I stood in the truck stop, debating over which kind of candy bar to get. And I'm not sure why it was such a huge decision, but it was. They had Snickers with nuts, without nuts, crunchy, less-crunchy--Butterfingers that look like Reese's--Reese's that don't look like Reese's--suckers with freakin' worms in them! Anyway, have you been to the candy aisle, lately? It's INSANE.
Before long, I lost interest in the candy, and had somehow noticed nearly every around me. Because...I get distracted.
An older lady with gray hair stood trying on different sunglasses, she gazed at herself in the mirror in smiled in all of these different ways. A young mother and father bossed their toddlers around, telling them not to touch ANYTHING--good luck. There were many, many more people around, but the most intriguing was an elderly veteran who stood on one side of the store and a young dark-skinned woman by the check out. The woman kept glancing at the man, and her attention drew mine to him as well.
The veteran looked tired, weary in a sort of way that I can only imagine. Big bags bulged under his eyes. He limped, using a gnarled cane for support. Yet as he walked past various people, he smiled at each one. I knew he was a veteran because of the jean jacket he wore--it had all sorts of details about his past sewn onto it: various badges, pictures of planes, something about years of service. I continued watching him, and so did the young woman across the store, even as she checked out and purchased a hat. I thought she'd leave after that, but she didn't.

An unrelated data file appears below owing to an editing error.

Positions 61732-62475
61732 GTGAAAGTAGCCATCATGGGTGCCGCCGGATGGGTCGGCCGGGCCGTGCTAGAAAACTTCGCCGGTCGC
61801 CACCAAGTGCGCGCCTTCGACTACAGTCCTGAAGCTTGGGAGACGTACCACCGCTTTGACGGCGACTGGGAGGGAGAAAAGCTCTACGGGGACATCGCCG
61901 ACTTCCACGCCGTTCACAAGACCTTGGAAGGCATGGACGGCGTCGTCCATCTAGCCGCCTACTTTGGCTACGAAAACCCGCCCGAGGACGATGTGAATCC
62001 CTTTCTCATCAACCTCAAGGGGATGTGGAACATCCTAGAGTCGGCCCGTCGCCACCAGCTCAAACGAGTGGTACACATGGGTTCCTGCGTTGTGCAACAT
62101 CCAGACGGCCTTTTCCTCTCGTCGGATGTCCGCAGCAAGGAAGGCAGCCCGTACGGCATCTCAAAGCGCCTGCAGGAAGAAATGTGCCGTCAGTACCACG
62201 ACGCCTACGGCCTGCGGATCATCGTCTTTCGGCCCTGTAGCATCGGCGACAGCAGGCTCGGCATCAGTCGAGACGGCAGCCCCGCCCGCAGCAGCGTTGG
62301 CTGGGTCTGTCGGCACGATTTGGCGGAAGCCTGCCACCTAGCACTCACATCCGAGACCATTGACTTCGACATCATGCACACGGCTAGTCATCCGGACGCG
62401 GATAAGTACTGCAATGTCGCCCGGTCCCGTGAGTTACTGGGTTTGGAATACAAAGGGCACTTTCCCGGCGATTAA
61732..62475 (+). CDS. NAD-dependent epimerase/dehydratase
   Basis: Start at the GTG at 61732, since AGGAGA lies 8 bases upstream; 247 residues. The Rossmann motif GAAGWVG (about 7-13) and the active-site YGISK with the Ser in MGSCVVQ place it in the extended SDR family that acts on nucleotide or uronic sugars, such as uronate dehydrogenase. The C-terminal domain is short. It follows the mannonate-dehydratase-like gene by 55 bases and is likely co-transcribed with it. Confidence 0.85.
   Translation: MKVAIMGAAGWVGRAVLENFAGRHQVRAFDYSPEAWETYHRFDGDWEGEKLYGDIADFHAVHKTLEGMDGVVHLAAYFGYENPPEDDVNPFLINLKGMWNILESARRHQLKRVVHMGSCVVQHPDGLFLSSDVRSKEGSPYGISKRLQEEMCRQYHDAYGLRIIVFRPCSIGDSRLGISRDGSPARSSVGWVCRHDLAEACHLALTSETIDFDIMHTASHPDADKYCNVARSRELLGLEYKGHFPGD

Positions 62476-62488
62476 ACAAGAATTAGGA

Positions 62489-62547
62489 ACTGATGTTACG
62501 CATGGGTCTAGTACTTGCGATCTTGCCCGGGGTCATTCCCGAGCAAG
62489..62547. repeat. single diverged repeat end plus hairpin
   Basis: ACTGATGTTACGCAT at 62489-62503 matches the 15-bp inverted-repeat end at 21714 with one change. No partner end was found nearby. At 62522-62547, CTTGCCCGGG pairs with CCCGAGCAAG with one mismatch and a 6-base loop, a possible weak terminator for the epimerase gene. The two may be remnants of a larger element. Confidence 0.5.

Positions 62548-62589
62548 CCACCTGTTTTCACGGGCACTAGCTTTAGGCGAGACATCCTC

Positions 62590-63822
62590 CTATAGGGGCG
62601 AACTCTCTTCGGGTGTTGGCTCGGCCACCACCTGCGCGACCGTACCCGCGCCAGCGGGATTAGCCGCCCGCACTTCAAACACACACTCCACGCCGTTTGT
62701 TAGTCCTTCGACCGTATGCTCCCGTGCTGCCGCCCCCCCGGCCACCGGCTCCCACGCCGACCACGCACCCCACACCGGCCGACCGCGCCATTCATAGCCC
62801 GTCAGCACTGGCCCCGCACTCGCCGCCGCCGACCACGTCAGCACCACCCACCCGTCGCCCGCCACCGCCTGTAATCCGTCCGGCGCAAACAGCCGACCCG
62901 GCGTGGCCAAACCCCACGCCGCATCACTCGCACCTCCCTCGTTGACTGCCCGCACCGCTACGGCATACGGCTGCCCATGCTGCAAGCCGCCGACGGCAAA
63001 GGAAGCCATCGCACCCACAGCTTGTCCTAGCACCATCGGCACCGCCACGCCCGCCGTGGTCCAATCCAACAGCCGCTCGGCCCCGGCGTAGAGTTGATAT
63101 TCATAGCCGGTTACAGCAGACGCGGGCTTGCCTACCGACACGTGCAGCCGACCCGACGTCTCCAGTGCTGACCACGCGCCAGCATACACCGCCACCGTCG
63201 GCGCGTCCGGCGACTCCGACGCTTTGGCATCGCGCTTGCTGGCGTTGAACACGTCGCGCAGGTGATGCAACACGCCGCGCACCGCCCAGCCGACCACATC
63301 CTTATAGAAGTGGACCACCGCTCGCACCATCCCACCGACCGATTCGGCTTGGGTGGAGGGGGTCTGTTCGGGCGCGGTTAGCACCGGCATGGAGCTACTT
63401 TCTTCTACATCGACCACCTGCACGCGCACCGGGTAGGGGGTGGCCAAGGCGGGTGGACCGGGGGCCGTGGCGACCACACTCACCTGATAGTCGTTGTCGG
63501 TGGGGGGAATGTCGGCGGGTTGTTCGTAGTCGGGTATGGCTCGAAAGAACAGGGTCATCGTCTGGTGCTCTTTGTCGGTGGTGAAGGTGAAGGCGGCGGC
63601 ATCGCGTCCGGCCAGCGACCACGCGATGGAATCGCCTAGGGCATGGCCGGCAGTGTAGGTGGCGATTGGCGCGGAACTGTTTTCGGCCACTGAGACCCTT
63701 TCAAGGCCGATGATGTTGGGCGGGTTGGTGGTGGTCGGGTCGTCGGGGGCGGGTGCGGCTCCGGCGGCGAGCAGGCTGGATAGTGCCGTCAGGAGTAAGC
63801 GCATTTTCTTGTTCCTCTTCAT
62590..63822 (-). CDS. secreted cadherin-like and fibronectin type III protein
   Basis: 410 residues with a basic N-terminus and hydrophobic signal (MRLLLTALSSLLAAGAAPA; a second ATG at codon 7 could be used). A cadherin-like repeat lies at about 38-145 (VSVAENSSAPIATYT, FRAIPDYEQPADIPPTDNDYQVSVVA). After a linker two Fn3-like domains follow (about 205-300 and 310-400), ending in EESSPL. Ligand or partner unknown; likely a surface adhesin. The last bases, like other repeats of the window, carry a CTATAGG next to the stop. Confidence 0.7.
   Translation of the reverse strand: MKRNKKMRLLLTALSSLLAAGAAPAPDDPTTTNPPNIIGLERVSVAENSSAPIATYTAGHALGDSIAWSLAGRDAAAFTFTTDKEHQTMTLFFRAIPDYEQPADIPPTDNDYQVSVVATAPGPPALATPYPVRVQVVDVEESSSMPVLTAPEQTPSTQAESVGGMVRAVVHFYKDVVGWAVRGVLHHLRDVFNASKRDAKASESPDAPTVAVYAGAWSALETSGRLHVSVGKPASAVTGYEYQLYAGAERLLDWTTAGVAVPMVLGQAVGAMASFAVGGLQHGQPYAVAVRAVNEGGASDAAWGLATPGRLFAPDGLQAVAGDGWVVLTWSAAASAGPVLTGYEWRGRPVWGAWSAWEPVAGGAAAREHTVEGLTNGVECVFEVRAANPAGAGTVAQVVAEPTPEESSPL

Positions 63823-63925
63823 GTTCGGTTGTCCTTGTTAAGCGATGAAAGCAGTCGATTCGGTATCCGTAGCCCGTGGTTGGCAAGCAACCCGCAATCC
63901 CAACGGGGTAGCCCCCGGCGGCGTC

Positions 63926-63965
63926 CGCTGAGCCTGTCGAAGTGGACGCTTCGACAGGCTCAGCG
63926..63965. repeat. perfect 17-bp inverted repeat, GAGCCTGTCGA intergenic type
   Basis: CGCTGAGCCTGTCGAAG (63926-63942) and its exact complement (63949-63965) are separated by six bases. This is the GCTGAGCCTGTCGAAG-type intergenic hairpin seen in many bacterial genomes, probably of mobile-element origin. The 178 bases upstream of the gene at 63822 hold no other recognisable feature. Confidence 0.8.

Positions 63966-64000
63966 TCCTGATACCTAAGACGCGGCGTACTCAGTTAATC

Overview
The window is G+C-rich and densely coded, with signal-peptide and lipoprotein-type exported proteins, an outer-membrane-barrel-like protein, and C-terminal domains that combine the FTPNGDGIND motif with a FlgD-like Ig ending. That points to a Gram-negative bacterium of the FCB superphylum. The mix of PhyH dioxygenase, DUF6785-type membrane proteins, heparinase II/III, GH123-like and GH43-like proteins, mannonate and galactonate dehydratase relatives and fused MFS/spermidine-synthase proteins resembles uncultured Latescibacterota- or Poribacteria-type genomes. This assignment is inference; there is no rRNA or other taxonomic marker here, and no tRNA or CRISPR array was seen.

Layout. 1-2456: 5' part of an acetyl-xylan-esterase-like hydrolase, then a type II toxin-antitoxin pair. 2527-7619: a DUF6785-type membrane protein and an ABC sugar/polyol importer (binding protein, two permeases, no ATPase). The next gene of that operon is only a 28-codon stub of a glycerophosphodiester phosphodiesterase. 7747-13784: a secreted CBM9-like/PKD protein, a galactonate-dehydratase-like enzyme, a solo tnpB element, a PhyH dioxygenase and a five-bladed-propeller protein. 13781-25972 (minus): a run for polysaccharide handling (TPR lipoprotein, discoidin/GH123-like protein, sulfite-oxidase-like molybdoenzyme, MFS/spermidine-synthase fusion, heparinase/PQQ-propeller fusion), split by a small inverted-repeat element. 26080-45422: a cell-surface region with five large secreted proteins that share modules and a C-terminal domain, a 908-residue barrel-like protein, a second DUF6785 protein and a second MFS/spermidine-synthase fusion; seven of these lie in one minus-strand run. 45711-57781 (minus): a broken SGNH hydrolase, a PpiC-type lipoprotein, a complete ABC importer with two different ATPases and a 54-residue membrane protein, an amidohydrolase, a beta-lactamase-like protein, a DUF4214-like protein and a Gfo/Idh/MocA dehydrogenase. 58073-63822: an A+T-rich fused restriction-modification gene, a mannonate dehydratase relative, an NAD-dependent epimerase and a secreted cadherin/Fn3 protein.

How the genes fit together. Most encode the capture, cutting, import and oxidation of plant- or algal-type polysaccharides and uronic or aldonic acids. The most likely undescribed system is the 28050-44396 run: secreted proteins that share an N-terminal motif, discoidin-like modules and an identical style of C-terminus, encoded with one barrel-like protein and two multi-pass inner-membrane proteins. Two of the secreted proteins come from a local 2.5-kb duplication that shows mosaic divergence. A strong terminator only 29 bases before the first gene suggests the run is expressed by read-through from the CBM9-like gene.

She walked gracefully toward the veteran, long arms and legs moving like rippling water. Her black hair descended past her shoulders and I couldn't help staying captivated--there was something so intriguing about this woman, not just how beautiful she was, but WHO she was.
She glided across the store and stopped right in front of the elderly man. He tensed for just a moment, almost seeming nervous. "Can I help you?" he asked.
"You already have," she said, opened the bag and handed him the hat she'd just purchased. "Thank you for your years of service. People might not tell you all of the time, but you are so very appreciated." Then she turned, and like a light snuffed out amid a dimly lit room, she was gone.
The old man shakily straightened out the hat and put it on his head. It was his turn to go stand where the gray-haired woman had been earlier, pulling all of those strange faces at herself in the mirror. But the veteran didn't pull odd faces, instead he looked at his reflection, tipped the hat a little to the left, and wiped a few tears from his eyes.
A lady whom I hadn't even noticed next to me said, "Wow. That was amazing to watch."
"It really was."
Age, race, gender, all of that crap aside, I had witnessed the kindness of one human to another. So often we get caught up in the facade of life. How much better would our world be, if more people were like that woman, real examples of God on earth.
I could've been a giver that day--really, as I watched everyone, but instead I'd stood debating over which candy bar to get myself. Some people are such freakin' misers!
As I finally decided on my "Oh, Henry" bar, I walked up to the cashier who had a bazillion piercings and all sorts of tattoos. And I thought about how even though I don't look as cool as that cashier, God's love for us is the same. The woman earlier had shown His love; I sure wish I did that more often.
A non-religious person who loves God and candy
Have a great day! :)